Whenever any player uses the Roadrunner Club rule to gain a new DNA, all carnivore species that hunt this animal may get a similar change for free very similar to the easily missed rule about size changes. So it's not possible to easily spend 2 genes and get rid of a carnivore.


Amended - thnx Vasilis.
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If you still have your home biome available to you, a good play IMO in that situation is to introduce your new species as a herbivore in your home biome.

It will outcompete your other species that is likely there, as it should tie for everything and you get to select who loses. You can then relocate your old species into the predator biome. This is very handy if your old species has a lot of roadrunner DNA and you can't inherit it all.

It does require you to have an empty predator triangle, or the ability to compete for it with your old species.
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Kevin Lanzing
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I second Razmus' suggestion to use your homeland as a "species factory", since it is so forgiving.

The roadrunner club's "free predator adaptation" is so sensible and makes predation so much more viable that I wonder why it does not apply to all situations where a prey species adapts a roadrunner defense (ie: buying a mutation/genotype). I have house-ruled it so. While this might seem to swing things too far in favor of the predator, in practice there is almost always a species or two (or three...) that no predator will eat because they are not worth the trouble.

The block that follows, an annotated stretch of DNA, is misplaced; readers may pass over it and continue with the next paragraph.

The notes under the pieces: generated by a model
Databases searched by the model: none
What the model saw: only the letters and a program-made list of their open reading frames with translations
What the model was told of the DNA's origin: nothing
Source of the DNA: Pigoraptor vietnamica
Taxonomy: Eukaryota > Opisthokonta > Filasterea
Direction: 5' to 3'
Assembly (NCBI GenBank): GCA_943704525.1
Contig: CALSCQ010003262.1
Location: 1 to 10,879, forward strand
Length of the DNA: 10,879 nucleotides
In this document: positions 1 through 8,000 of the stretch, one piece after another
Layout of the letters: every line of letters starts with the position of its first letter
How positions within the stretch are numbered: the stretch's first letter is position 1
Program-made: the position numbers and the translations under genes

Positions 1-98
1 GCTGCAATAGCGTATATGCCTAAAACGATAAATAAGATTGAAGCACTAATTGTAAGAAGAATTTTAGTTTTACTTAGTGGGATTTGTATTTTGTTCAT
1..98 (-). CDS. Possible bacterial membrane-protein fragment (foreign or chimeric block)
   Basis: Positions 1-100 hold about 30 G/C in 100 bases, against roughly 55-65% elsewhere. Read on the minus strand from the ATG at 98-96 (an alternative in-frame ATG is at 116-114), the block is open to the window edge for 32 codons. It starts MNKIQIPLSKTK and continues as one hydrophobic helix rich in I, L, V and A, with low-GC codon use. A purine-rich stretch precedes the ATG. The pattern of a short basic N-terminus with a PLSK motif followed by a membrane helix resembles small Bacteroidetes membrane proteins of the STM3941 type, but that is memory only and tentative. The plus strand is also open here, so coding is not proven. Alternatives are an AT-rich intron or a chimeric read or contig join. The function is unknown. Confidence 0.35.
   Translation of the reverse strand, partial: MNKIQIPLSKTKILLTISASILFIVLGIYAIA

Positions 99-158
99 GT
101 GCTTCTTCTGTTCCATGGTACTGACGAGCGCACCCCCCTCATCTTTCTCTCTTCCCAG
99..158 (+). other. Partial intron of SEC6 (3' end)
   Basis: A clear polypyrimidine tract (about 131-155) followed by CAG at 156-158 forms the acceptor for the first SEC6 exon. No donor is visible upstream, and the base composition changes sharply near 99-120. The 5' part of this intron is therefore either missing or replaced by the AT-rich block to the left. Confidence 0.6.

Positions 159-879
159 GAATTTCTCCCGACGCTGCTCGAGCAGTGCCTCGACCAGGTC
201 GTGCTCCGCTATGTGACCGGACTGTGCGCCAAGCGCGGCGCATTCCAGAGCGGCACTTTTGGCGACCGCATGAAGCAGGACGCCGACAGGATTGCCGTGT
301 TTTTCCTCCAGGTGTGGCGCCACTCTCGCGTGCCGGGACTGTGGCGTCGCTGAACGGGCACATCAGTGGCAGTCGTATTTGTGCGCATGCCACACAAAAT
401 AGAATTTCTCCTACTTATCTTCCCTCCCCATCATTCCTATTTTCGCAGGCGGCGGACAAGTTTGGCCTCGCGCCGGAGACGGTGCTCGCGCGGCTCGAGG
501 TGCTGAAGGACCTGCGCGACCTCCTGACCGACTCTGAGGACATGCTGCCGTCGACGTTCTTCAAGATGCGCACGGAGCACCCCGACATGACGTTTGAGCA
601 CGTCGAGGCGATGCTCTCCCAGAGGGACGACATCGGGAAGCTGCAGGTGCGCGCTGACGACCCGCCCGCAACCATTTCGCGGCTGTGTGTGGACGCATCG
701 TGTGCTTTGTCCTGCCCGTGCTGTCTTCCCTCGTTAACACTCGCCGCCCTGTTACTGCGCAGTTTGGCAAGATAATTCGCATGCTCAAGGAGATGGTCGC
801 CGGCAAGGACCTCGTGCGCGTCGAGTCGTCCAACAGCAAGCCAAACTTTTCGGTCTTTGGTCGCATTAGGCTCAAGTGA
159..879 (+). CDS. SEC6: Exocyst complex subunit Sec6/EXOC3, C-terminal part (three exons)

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Steve Carey
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I can certainly see the need for a Predator to match Roadrunner DNA when its prey evolves via the Roadrunner Club action, but not when a Mutation/Genotype card is purchased by the prey.

When it Roadrunner Clubs, prey is most likely doing its Predator (and all the animals in its species, which can have collateral effects on other Habitats on the map) a favor in saving it an action by giving it a free Roadrunner DNA (but watch out becoming "comet bait", I know). This is like giving the Predator player a free extra turn, which is a nice benefit.

The strategy element of how the cards lay out on the display(s), and which cards can be purchased the next player turn (depending how many Genes a player has), is a good one I think.

What happens if the prey buys a double Roadrunner card (e.g., SS)... using your variant; would the Predator get SS for free too?

A Predator species can already freely adapt when prey uses Roadrunner Club or Resizes. There needs to be some kind of balance here, and the cards provide that balance.
 
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Vasilis
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Momerath wrote:
I second Razmus' suggestion to use your homeland as a "species factory", since it is so forgiving.

The roadrunner club's "free predator adaptation" is so sensible and makes predation so much more viable that I wonder why it does not apply to all situations where a prey species adapts a roadrunner defense (ie: buying a mutation/genotype). I have house-ruled it so. While this might seem to swing things too far in favor of the predator, in practice there is almost always a species or two (or three...) that no predator will eat because they are not worth the trouble.


I respectfully disagree on allowing free mutation for predators. Choosing what card to buy or burn is an essential part of the game's strategy. Simply removing this chain of thought removes a whole layer of strategy from the game.

The only reason that the predators get a free upgrade when their herbivore uses the Roadrunner Club is to remove the possibility of herbivores defending with a simple 2 gene expenditure at any time.

Relevant Mutation cards are not always available and if they are at the rightmost places on the Display they are expensive. How to manage those cards is an essential and very interesting strategy element of this game. Allowing free predator upgrades makes the game let's say "lighter".
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Kevin Lanzing